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.All Trips / Europe / France

Saint Chapelle: A Kaleidoscope of Colors

02 Saint Chapelle

Not nearly as large, well-known or frequently visited as its big sister only a few blocks away (Notre-Dame Basilica), Sainte-Chapelle was hands down my favorite church in Paris.

Sainte-Chapelle (sant-shah-pel) is a truly magnificent site, in my opinion one of the best attractions in Paris.  Situated in Palace of Justice complex (under high security because it adjoins the French Supreme Court) on historic Ile de la Cite’, the island that birthed Paris, the Gothic Church was built by pious King Louis IX in the 13th century. The king had purchased priceless relics of the Passion (including the crown of thorns and a fragment of the cross) from the Byzantine emperor, and wanted an appropriate place to display these relics, …

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.All Trips / Hawaii / North America

“Pic of the Week”, January 30, 2015: Saddle Road, Hawaii

POD 04 Saddle Road Mona Kea

I love a scenic road-trip!  One of the greatest short drives in America is Saddle Road, which crosses between the dry and wet sides of the Big Island of Hawaii, across broad lava flows and the saddle between Mauna Loa and Mauna Kea, the world’s largest and tallest mountains respectively (base of Mauna Kea is 19000′ below sea level; the part above ocean is 13796′ high).  The drive is best done on a clear day, especially in the morning as it often clouds over in the afternoon.  It’s a windy road but of good quality.  It used to be that not all car rental companies allowed you to take your car rental across it, but the road is so good now …

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.All Trips / Hawaii / North America

Wahiawa Botanical Garden, Oahu

00 Wahiawa Botanical Garden

I’m fond of exploring parks and libraries in the cities I visit, for different reasons.  Libraries are fun because I love and collect books, and because the quality of a city’s libraries tells me a lot about that city’s priorities.  Parks are places of escape, especially appealing in largest busiest cities because I quickly tire of wall-to-wall concrete.  An oasis of green is an amazing balm for the soul.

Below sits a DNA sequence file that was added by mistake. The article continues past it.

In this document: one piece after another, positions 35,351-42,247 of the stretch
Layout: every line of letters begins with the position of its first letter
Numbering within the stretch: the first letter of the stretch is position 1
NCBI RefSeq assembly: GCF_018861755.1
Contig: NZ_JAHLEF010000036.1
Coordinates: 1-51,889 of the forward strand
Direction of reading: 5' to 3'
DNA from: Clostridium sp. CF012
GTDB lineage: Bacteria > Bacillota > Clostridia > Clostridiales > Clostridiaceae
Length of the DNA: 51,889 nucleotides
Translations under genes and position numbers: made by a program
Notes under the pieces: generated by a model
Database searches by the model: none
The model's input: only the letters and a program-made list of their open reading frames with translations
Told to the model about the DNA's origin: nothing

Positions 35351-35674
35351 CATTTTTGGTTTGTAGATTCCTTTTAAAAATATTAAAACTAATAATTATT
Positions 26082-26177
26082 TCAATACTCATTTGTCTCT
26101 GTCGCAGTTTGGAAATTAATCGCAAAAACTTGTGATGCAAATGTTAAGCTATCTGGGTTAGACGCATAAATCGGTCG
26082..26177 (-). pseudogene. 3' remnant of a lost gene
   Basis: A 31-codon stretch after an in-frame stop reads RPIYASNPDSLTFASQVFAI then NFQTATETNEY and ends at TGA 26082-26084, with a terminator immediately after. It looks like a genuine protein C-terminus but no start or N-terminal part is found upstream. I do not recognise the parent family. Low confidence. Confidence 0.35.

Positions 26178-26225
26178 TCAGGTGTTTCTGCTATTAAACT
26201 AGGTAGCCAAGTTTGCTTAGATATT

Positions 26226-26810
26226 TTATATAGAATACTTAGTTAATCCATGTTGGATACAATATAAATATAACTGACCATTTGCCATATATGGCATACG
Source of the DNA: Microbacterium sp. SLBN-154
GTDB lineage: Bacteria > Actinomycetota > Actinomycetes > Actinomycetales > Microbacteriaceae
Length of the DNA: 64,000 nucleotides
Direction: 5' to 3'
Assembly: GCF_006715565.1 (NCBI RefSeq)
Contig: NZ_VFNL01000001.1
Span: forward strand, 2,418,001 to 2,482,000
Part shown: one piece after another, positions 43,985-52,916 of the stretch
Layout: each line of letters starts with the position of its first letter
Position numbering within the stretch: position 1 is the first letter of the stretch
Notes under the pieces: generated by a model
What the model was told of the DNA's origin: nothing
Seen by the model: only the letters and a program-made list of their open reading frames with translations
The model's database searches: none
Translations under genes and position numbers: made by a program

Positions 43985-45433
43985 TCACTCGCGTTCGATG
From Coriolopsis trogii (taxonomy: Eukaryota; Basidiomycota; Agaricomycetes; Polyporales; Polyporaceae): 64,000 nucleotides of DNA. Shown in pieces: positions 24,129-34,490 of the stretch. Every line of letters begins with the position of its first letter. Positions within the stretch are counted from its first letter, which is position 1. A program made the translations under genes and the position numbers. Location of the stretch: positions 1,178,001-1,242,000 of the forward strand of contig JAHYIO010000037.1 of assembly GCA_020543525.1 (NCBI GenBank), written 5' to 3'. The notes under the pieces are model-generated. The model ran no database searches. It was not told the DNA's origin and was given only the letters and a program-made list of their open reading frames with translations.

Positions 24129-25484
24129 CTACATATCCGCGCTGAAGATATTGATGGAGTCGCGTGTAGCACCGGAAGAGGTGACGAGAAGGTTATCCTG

While visiting Oahu recently we  stopped by the Wahiawa Botanical Garden situated in a small town on the outskirts of Honolulu (and a convenient stop on the way to the Dole Plantation or the North Shore).  It’s one of five small parks under the supervision of the Honolulu Botanical Gardens and is …

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Europe / Ireland

National Museum of Ireland: Archaeology, Dublin

026 Dublin National Museum of Ireland Archaeology — The Tara Brooch, 8th century, Meath Co

Today we’ll pay a visit to the Museum of Ireland: Archaeology, situated on Kildare Street.  The Archaeology Museum is housed in an elegant dome-capped building designed by Thomas Newenham Deane and his son, Thomas Manly Deane, and was opened in 1890.  There are thousands of items on exhibit in the museum (from a collection of more than 2 million artifacts) outlining the unfolding history and treasures of Ireland, a country so very rich in history (less so in treasure).  Despite the extensive collection, the museum is well organized.  It’s easy to navigate and fun to explore.  You’ll need at least a half day for an introductory visit — much longer if you want to linger and thoroughly study the things you’ll …